'US State Dep't Biggest Problem Facing New Head of Church' - US Bishop Comments on Recent Election (ROCOR)

In a recent interview with Bishop Jerome Shaw, Dmitry Zlodorev questioned him on what the path the Russian Church Outside Russia (ROCOR) was planning on taking in the US and how he views its first new Hierarch. See the full translated transcript below. As it is machine translated, we apologize in advance for any errors.

 

Image: First Hierarch of the Russian Church Abroad Nikolai (Olkhovsky)

 



By Dmitry Zlodorev

 

The Russian Church Abroad has a new First Hierarch in the person of Bishop Nikolai (Olkhovsky). Bishop Jerome (Shaw) shared his thoughts with Orthodoxy.ru on the challenges that the Russian Orthodox Church Outside of Russia will face, as well as its Primate, on how to preserve the Russian faith in a non-Orthodox environment.  

 



First Hierarch of the Russian Church Abroad Nikolai (Olkhovsky), former Bishop of Manhattan.

 

- Vladyka, what does the election of Bishop Nicholas as the new First Hierarch mean to the Russian Orthodox Church Outside of Russia?

 

- Since Vladyka is only a little over 40 years old, he could potentially be First Hierarch for many decades. Overall, right now, on the very first day of his election, it is too early to make any predictions.

 

- In your view, what are the main challenges he will face?

 

- The most obvious problem is the anti-Russian direction of the U.S. State Department. This is not easy to deal with.

 

- Vladyka Nikolai is one of the youngest, if not the youngest, Primate of the Russian Church Abroad. Is age a plus or a minus in this case?

 

- Actually, Bishop Laurus (Shkurla) was even younger when he was elected bishop. He was 39 years old. True, he became first hierarch later, at 73, and held that position for only seven years. But in that time, he was able to do a lot.

 

- What challenges does the Russian Church Abroad face now in its spiritual life and how can these problems be resolved?

 

- Certainly, this is a challenge that most of the other so-called "national" Orthodox jurisdictions in the United States face. It lies in the fact that people view the Church more along ethnic lines, national lines, so to speak, rather than as the One Church that it is in the first place. Moreover, many present the faith not in terms of Church history or dogmatics, but as "part of Russian culture," or "Greek culture," or some other culture.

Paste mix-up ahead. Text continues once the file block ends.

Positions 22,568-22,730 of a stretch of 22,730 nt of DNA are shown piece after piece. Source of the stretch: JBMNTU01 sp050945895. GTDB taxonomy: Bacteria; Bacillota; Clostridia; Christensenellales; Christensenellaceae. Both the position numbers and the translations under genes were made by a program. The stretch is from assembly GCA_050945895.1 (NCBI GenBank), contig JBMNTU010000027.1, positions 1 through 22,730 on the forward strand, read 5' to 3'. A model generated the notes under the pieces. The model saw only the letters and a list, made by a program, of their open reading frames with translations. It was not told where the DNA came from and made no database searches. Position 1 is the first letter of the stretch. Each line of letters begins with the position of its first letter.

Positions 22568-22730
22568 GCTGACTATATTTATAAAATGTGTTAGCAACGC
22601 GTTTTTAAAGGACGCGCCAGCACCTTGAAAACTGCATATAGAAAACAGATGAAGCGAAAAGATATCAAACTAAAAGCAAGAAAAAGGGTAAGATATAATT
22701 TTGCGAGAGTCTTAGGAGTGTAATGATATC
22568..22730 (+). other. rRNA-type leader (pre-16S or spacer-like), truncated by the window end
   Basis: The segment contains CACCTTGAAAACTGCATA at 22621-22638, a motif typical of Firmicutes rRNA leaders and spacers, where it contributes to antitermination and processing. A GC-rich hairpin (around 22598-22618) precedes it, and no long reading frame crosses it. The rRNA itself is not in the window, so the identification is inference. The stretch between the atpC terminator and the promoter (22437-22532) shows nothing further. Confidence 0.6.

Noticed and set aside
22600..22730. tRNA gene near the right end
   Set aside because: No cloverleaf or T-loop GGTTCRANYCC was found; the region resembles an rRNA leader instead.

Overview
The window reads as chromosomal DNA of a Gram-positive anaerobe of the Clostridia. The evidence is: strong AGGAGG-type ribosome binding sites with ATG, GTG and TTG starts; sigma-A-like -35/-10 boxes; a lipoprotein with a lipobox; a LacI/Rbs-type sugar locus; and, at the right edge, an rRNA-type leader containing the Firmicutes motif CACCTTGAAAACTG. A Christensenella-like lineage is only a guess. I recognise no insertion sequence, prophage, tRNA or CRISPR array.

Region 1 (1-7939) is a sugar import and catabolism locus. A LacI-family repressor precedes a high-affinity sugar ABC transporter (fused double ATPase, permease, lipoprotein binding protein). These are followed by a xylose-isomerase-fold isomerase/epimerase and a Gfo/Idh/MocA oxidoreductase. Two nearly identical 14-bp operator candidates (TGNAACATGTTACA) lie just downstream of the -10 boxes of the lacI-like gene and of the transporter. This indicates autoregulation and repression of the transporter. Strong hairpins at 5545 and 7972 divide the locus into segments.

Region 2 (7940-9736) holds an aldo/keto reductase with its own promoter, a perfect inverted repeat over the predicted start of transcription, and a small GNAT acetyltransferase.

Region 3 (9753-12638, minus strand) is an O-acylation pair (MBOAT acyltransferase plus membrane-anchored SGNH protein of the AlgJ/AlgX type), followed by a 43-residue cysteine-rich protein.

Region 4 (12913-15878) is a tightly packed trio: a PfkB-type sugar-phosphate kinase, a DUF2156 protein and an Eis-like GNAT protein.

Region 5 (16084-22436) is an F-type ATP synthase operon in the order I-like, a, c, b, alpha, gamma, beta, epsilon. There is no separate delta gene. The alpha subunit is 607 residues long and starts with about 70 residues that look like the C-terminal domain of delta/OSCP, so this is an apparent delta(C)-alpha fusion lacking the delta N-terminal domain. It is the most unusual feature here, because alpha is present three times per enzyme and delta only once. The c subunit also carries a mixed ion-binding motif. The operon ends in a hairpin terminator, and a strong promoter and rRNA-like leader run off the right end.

My cousin is married to a Romanian Orthodox woman. Well, her brother can't even seem to pronounce the word "Orthodox. When I asked him what he would say if someone asked him what religion he practiced, the man replied that he belonged to the Romanian Church. Then we passed a Romanian Pentecostal Church and I asked him how he would explain the differences between that church and his own. Do you know what the answer was? "I belong to the Romanian Church."

 

But there is no ideological basis here. The only solution is to give people more basic religious education, not just "ethnic" education.

 

- Some doubt that unity with the Moscow Patriarchate is the right choice for the ROCOR in the current geopolitical climate. Fifteen years ago you were one of the most active supporters of the reunification of the two branches of the Russian Church. Do you support this course now as seriously as you did then?

 

- Is it a good thing that we are part of the Russian Orthodox Church, and do I support it? My answer in both cases is yes.

 

Why? Because until 2007 the Russian Orthodox Church was virtually isolated from the rest of the Orthodox world. We had only minimal contact with the Serbian and Jerusalem Churches. But in the U.S., for example, most families are "mixed," so to speak, and there has been a serious tendency not to bring up children in the Orthodox faith.

 

A long-standing aversion to the Moscow Patriarchate was largely based on a lack of awareness, and then we "suddenly" discovered that we could meet and talk to priests from the Russian Orthodox Church.

 

As for the attacks on the Moscow Patriarchate that are currently taking place in Ukraine, Latvia and other Baltic countries, where most believers are Orthodox, as well as on the Internet, they are more "Russophobic" and political than religious. For myself, I can say that after meeting and communicating with Patriarch Kirill, I am even more supportive of him and the canonical Church than before.

 



Bishop Jerome (Shaw)

 

- Right now, Orthodoxy is facing blows, both spiritual and physical, from a variety of directions, and sometimes even from within. How, in your opinion, can the faith be preserved under such conditions? And doesn't everything going on around you mean that some force is attacking the Orthodox Church for its strength and desire to follow God?

 

- At the moment I know of no other Christian denominations, with the possible exception of Eastern Churches such as the Armenian or Coptic Churches, that are as committed to traditional Christian doctrine as our Orthodox Church is. Even the Roman Catholics are forced by their authorities to move away from traditional forms of worship and many of the Christian ways that already exist. The Anglican Church continued to be conservative and traditional in the years after World War II, but now it has changed almost beyond recognition. Lutheranism is losing its followers. Those seeking traditional Christianity are increasingly turning toward Orthodoxy. The Russian Church remains a stronghold of Orthodox teaching, but the Patriarchate of Constantinople now has little to offer the faithful.

 

- What does the ROCOR need to preserve its spiritual core?

 

- Our Church is the bearer of the faith that has been handed down to us. But we must always remember that the basis of everything is truth. The truth revealed to us by Jesus Christ transcends all nationalities.